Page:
On a side know, how does Tom Brady not earn more in endorsements than Eli Manning? I mean, I know he's a Manning, and he's based in New York, but Tom Brady is Tom Brady.
28. Tom Brady: $27.1M
Sam Bradford wins the award for "Most Undeserving Athlete" on this list. It's not that he won't be worth the money some day—despite his team's awful 2011 season, most experts still think this kid is going places—it's just that he hasn't really earned his $26.8M salary yet. In fact, his rookie record 6-year, $78M is one of the main reasons the new NFL CBA limits the amount of money rookies can make.
27. Sam Bradford: $27.8M
Well, here at 26 we have the highest paid female athlete in the world, 25-year-old Russian tennis star Maria Sharapova. Though most of her money ($22M) comes from off-the-court deals (with Evian, Head, Nike, Samsung, and Tag Heuer) she still holds her own on the court, with $5.9M in earnings and a No. 2 ranking.
26. Maria Sharapova: $27.9M
McLaren paid this guy $25M to drive their race cars in F1 this year, so they must think he's good. Of course, others do too, and since he's a free agent after this year, his salary is probably going to go up. And while most F1 drivers don't get the chance to make a lot of money on endorsements because their teams hog them up, Hamilton has managed to get himself a lucrative $3M deal with Reebok as their "global ambassador" (which is good work if you can get it).
25. Lewis Hamilton: $28M
The Ukraine's Wladimir Klitschko has been the most dominate heavyweight boxer in the world over the last 5 or 6 years, rattling off 15 straight wins to claim all but one of the world's heavyweight titles. That's worth $24M in earnings and another $4M in endorsements, right? Unfortunately I don't know if we'll see him win that last title to become the undisputed heavyweight champ any time soon. It's currently held by his brother, Vitali.
24. Wladimir Klitschko: $28M
Junior earned $13.2M on the track last in the last year, which is good. But that last name of his (and his own personality and accomplishments, I'm sure) was worth $15M in endorsements. That brings his total income up to $28.2M.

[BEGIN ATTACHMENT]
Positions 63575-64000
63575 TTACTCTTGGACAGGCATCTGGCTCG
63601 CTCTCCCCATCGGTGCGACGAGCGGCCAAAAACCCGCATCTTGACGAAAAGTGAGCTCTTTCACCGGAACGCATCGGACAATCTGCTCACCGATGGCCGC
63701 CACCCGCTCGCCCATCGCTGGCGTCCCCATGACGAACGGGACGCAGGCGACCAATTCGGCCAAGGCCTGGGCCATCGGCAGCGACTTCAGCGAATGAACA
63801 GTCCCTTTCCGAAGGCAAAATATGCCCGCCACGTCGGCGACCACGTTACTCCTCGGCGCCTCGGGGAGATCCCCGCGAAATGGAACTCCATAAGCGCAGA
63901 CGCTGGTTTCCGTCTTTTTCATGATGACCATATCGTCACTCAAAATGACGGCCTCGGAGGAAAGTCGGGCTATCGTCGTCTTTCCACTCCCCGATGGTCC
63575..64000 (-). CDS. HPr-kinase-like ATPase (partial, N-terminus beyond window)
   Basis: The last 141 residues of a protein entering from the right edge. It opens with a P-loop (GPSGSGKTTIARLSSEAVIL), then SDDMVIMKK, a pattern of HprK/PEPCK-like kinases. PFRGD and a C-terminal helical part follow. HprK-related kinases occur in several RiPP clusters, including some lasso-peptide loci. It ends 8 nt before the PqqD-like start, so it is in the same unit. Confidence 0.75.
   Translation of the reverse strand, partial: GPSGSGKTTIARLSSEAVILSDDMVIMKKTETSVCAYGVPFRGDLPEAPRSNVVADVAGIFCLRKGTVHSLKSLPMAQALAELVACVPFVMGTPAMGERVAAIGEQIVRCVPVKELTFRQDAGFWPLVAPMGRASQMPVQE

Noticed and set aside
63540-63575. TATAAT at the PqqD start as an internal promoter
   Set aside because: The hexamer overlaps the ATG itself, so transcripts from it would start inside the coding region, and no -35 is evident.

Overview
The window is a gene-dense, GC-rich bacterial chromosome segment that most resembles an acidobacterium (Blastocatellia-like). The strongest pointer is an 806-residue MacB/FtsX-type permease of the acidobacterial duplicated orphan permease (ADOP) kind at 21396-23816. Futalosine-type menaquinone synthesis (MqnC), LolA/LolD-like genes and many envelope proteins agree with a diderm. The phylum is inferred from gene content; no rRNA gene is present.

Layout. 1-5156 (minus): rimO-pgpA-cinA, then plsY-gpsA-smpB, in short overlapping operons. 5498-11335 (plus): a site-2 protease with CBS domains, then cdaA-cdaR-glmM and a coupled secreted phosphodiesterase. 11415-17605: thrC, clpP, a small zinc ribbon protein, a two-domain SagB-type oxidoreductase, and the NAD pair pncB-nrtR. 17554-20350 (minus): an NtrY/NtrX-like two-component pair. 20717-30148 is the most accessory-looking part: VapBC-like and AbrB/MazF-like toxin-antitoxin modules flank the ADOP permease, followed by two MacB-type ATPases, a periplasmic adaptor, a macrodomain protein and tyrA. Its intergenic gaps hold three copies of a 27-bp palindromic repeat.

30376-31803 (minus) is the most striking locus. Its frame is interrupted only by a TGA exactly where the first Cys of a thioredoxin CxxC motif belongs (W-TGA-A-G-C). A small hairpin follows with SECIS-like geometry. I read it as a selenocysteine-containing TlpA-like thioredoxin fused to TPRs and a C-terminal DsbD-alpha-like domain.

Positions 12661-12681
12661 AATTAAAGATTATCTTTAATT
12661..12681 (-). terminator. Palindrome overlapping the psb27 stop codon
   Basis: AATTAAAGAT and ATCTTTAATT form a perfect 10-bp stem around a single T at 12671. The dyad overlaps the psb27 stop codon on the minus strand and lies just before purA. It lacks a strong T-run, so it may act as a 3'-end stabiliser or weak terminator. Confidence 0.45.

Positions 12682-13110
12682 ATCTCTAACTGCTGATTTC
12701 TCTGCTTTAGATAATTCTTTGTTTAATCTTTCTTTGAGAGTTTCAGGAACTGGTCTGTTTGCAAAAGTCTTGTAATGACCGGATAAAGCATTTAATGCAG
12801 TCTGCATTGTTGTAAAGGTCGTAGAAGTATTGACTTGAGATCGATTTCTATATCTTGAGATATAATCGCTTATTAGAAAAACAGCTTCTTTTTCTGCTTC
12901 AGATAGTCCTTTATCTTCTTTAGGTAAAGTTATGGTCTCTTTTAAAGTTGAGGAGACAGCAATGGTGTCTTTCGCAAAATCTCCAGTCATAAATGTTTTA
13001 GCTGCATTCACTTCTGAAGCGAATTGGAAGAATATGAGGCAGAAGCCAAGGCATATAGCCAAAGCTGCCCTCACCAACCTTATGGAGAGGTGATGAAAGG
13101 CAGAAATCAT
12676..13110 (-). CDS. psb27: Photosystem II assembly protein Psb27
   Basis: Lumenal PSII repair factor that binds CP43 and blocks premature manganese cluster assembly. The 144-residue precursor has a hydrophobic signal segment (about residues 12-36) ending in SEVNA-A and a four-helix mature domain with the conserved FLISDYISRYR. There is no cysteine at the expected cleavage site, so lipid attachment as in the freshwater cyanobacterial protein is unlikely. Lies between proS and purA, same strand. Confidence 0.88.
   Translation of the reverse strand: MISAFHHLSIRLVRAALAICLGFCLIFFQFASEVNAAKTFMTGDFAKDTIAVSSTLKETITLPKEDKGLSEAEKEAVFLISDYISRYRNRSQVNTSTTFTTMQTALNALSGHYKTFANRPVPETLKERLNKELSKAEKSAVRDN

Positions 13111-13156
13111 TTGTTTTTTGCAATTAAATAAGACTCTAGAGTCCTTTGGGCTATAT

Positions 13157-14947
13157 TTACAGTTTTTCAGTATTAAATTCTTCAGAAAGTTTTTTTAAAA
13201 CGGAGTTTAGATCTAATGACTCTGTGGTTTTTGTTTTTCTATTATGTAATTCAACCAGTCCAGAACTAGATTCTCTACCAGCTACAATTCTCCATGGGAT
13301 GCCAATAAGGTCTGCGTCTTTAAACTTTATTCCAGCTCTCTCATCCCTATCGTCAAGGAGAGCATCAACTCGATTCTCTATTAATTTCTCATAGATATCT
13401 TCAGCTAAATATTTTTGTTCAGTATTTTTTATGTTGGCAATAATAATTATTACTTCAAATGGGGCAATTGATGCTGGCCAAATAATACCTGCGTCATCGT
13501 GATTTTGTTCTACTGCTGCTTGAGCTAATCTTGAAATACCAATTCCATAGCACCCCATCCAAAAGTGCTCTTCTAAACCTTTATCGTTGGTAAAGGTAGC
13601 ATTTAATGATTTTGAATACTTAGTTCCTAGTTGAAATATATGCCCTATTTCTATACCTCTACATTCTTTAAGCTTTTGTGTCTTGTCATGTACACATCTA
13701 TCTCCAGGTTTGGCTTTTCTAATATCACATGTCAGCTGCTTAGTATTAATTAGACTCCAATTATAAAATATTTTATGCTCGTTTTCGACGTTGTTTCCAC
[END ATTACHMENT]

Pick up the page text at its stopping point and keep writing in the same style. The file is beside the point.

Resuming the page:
23. Dale Earnhardt Jr.: $28.2M
Darrelle Revis is the best player on the Jets and perhaps the best cornerback in the NFL. Prior to the 2010 season, he signed a 4-year deal worth $46M. And while he'll be making a paltry $7.5M during this, the third year of that deal, last year the guy got paid $27M between salary and bonuses. Add to that endorsements of Nike and Ranges Rover worth $1.3M, and this guy had one awesome year. Unfortunately, he won't have another year this good for a while, unless he refused to show up at camp next year, holding out for a new contract. (Which he might.)
22. Darrelle Revis: $28.3M
The world's most decorated F1 driver came out of retirement to race for Mercedes in 2010. Though he hasn't looked so great since returning, his 3-year deal paid him $20M last year, and $20M in endorsements gave him a total income of $30M. So he's doing alright.
21. Michael Schumacher: $30M
If Valentino Rossi isn't the best motorcycle racer in the history of the sport, then Ducati is paying him way too much money—$17M. Throw in the $13M he made from endorsements, and this one rich Italian.
20. Valentino Rossi: $30M
Ferrari's Fernando Alonso is the highest paid driver in Formula 1, or any auto racing circuit for that matter. He earned $29M for driving a car last year, plus another $3M from endorsements.
19. Fernando Alonso: $32M
A-Rod is getting paid ridiculous money by the Yankees ($31M) to play baseball. However, he only made $2M in endorsement deals last year...because, you know, nobody likes him. Nevertheless, he is the top baseball player on this list.
18. Alex Rodriguez: $33M
The Buffalo Bills stole Williams away from the Texans in the offseason with a 6-year, $100M contract that came with a nice signing bonus. Thus, the guy made $32.9M from football, and just $250K from endorsements.
17. Mario Williams: $33.2M
Nadal made good money playing tennis last year, collecting $8.2M in winnings. However, as with all the top tennis players, the big bucks came from endorsements with Nike, Babolat, and Kia—to the tune of $25M.
16. Rafael Nada: $33.2M
Johnson's base salary last season was only $4.2M, but he collected a nice $30M signing bonus from the Panthers, who gave him a sweet 6-year, $76M deal before the season. Then Johnson managed to pick up another $100K in endorsements along the way.
15. Charles Johnson: $34.4M
Thanks to a bunch of bonuses, the Lions defensive tackle got paid $35.5M just for playing football last year. However, he only made another $500K in endorsements because, generally, companies don't want anything to do with guys like stomping on people.
14. Ndamukong Suh: $36M
Fitzgerald got an 8-year $120M deal before last season that paid him a whopping $35.3M. That's quarterback money. On top of that, he earned more money in endorsements than any non-QB in the NFL—though it was "only" $1.5M.